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Week 10

by: Petey Martin
Petey Martin
GPA 3.25

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Week 10 of Notes.
Class Notes
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This 6 page Class Notes was uploaded by Petey Martin on Saturday November 14, 2015. The Class Notes belongs to CSC 209 at University of Rochester taught by KOSTIN R in Summer 2015. Since its upload, it has received 20 views. For similar materials see ADV FRONT END WEB DEVELOPMNT in ComputerScienence at University of Rochester.

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Date Created: 11/14/15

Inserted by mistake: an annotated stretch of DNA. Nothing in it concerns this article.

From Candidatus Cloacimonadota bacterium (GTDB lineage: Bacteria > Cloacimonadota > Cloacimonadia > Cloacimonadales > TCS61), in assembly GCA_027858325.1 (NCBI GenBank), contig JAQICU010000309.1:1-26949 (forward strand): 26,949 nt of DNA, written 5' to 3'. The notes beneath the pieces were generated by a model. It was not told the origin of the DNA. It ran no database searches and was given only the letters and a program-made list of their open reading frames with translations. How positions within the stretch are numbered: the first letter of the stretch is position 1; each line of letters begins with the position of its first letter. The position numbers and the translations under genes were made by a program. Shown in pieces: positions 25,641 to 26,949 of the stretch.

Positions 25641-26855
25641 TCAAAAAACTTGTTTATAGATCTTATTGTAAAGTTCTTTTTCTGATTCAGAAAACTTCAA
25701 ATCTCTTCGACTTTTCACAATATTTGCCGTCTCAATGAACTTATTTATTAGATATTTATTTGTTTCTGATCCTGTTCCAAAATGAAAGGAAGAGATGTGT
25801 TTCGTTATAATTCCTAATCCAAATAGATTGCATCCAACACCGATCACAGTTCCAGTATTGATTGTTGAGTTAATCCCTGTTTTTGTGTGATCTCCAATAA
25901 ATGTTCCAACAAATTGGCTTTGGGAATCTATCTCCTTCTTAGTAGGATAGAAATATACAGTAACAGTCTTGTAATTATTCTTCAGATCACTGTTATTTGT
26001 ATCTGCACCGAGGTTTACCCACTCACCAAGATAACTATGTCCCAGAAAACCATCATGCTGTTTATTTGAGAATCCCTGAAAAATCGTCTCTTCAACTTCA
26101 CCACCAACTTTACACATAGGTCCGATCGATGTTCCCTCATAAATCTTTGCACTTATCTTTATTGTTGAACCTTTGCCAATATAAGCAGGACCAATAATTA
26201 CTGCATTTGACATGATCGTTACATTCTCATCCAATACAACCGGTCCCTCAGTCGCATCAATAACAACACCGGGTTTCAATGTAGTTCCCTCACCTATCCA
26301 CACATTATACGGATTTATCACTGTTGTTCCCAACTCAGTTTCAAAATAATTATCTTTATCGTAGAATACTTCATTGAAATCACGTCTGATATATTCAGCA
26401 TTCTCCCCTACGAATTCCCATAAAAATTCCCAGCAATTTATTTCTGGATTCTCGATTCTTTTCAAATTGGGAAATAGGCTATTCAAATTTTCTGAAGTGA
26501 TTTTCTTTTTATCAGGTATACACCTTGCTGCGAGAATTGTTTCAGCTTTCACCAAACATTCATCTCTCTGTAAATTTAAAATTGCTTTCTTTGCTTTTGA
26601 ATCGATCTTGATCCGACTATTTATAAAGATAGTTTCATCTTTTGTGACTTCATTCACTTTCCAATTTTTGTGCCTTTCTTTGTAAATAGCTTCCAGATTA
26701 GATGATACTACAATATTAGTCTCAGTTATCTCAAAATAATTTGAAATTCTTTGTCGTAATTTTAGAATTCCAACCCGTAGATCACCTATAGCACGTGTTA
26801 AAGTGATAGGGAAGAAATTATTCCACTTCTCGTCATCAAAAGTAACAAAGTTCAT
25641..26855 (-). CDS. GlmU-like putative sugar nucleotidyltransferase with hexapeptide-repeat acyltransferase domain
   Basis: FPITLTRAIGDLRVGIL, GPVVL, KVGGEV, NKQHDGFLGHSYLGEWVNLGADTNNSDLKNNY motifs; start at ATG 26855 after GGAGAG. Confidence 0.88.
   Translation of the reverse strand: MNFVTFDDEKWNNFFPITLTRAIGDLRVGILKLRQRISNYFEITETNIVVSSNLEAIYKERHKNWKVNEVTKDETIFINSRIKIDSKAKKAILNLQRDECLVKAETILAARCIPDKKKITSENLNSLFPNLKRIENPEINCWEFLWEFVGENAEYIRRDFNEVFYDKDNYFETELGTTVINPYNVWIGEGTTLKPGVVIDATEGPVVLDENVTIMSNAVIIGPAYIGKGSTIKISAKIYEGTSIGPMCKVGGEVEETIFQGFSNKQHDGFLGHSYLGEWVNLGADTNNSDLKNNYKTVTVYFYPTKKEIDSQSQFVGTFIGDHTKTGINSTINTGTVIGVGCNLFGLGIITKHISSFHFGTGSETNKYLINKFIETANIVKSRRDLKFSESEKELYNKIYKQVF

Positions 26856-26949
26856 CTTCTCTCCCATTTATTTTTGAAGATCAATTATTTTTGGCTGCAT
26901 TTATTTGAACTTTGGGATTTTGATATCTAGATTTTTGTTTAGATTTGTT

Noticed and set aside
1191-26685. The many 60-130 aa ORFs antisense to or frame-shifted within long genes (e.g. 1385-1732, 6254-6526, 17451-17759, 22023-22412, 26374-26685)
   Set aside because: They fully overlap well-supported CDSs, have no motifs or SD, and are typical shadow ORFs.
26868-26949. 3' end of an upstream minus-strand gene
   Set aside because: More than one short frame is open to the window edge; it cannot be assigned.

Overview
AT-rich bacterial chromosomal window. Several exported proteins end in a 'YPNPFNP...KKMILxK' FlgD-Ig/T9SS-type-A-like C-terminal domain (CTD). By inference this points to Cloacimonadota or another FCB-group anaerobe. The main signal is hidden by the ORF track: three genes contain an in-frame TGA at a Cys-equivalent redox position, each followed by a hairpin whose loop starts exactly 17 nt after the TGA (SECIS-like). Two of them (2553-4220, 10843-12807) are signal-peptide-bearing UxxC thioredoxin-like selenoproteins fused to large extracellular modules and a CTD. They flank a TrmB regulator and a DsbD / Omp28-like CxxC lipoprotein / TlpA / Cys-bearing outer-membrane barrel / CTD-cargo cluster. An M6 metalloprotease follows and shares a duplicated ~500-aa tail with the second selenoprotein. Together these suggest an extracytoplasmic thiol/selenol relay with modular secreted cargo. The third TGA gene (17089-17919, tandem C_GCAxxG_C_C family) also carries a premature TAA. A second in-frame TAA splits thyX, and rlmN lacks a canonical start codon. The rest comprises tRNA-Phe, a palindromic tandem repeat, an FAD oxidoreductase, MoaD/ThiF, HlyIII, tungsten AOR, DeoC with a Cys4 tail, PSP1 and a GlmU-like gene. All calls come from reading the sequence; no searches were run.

Petey Martin Notes (11-9-15)  CSS Preprocessors LESS, SASS, SCSS o CSS Features That Don’t Exist  Variables  Define declarations that don’t get used multiple times.  Mixins  Define multiple properties that get used all at once.  Nesting  Define descendent selectors without having to write all the descendants.  Functions and Operations  Define values that are calculated based on context. o How CSS Preprocessors Work  Generic Answer:  The web developer writes in a special syntax (depending on which flavor) instead of normal CSS.  A script (in the client or on the server) compiles the code into normal CSS ...usually on-demand.  The web browser loads the normal CSS and renders the webpage normally.  Specific Answer: (It depends on which solution you’re using, but the most common is a client-side JavaScript solution, so here’s how Less works...).  Upon HTTP request, everything downloads from the server to the client (the web browser). o HTML o Images o JavaScript – including the less.js script o styles.less  The JavaScript runs – before the page loads, converting the raw Less or SCSS code into normal CSS.  The Web Browser loads the normal CSS into the viewport and displays the webpage normally. o Variables  Less  @pale-green: #4D926F; #header { color: @pale-green; } h2 { color: @pale-green; }  Plain CSS  #header { color: #4D926F; } h2 { color: #4D926F; } o Mixins  Less  .rounded-corners (@radius: 5px) { -webkit-border-radius: @radius; -moz-border-radius: @radius; border-radius: @radius; } #header { .rounded-corners; } #footer { .rounded-corners(10px); }  Plain CSS  #header { -webkit-border-radius: 5px; -moz-border-radius: 5px; border- radius: 5px; } #footer { -webkit-border-radius: 10px; -moz-border-radius: 10px; border-radius: 10px; } o Nesting  Less  #header { h1 { font-size: 26px; font-weight: bold; } p { font-size: 12px; a{ text-decoration: none; &:hover { border-width: 1px; } } } } }  Plain CSS  #header h1 { font-size: 26px; font-weight: bold; } #header p { font-size: 12px; } #header p a { text-decoration: none; } #header p a: hover { border-width: 1px; } o Functions and Operations  Less @the-border: 1px; @base-color: #111111; @red: #842210; #header { color: @base-color * 3; border-left: @the-border; border-right: @the-border * 3; } #footer { color: @base-color + #003300; border-color: desaturate(@red, 0%); }  Plain CSS #header { color: #333; border-left: 1px; border-right: 3px; } #footer { color: #114411; border-color: #7d2717; } o Flavors  Less:  Using Less.js to Simplify Your CSS3 (Joshua Johnson) js-to-simplify-your-css3.  SASS:  The Absolute Beginner’s Guide to Sass (Andrew Chalkley) absolute-beginners-guide-to-sass.  Get Sass-y With Your CSS (  Another flavor of SASS: Compass  Comparisons  Difference Between .sass and scss ( between-sass-and-scss.  An introduction to LESS and Sass pre-processed CSS languages ( to-less-and-sass-pre-processed-css-languages.  Scalable Vector Graphics (SVG) o What is SVG  XML-based vector image format for two-dimensional graphics.  Support for interactivity and animation.  SVG images and their behaviors are defined in XML text files.  Open standard developed by the World Wide Web Consortium (W3C) since 1999. o Bitmap Images vs. Vector Images  Bitmap images are composed of a fixed set of pixels.  JPG, GIF, PNG, BMP, TIF.  Vector images are composed of a fixed set of shapes.  SVG.  Scaling bitmaps reveal the pixels.  Scaling the vector image preserves the shapes. o SVG (Scalable Vector Graphics), written in XML (eXtensible Markup Language)  o SVG in the Web Development Industry  Advantages  Tiny files – only lists the lines/curves and shapes that make up the image.  Can be scaled up and down without lose of clarity.  Interfaces with JavaScript to create animated or changeable images.  Disadvantages  Only supported in modern browsers. o See: o Fallbacks are available.  Can’t make overly complex images like photographs. o Writing SVG  <svg> <rect width="200" height="100" fill="#BBC42A" /> <line x1="5" y1="5" x2="100" y2="100" stroke="#765373" stroke-width="8"/> </svg>  Basic Shapes and Paths <rect ...> <circle ...> <ellipse ...> <line ...> <polyline ...> <polygon ...> <path fill="...> ...and many more. o Six ways to use SVG in webpages  As an IMG element in HTML <img src="your-graphic.svg" alt="image description">  As a background image in CSS .element { background-image: url(your- graphic.svg); }  As an SVG element in HTML <svg> <!-- inline svg content --> </svg>  As an HTML EMBED element <embed type="image/svg+xml" src="your- graphic.svg">  As an HTML OBJECT element <object type="image/svg+xml" data="your- graphic.svg"> <!-- fallback here --> </object>  As an HTML IFRAME element <iframe src="your-graphic.svg"> <!-- fallback here --> </iframe> o More information  Scalable Vector Graphics (Wikipedia) s.  Using SVG (Chris Coyier)  Pocket Guide to Writing SVG (Joni Trythall)  Pro tips for using scalable vector graphics (Sara Soueidan) power-svg-61515291.  SVG Workflow for Designers (Dan Mall) designers.


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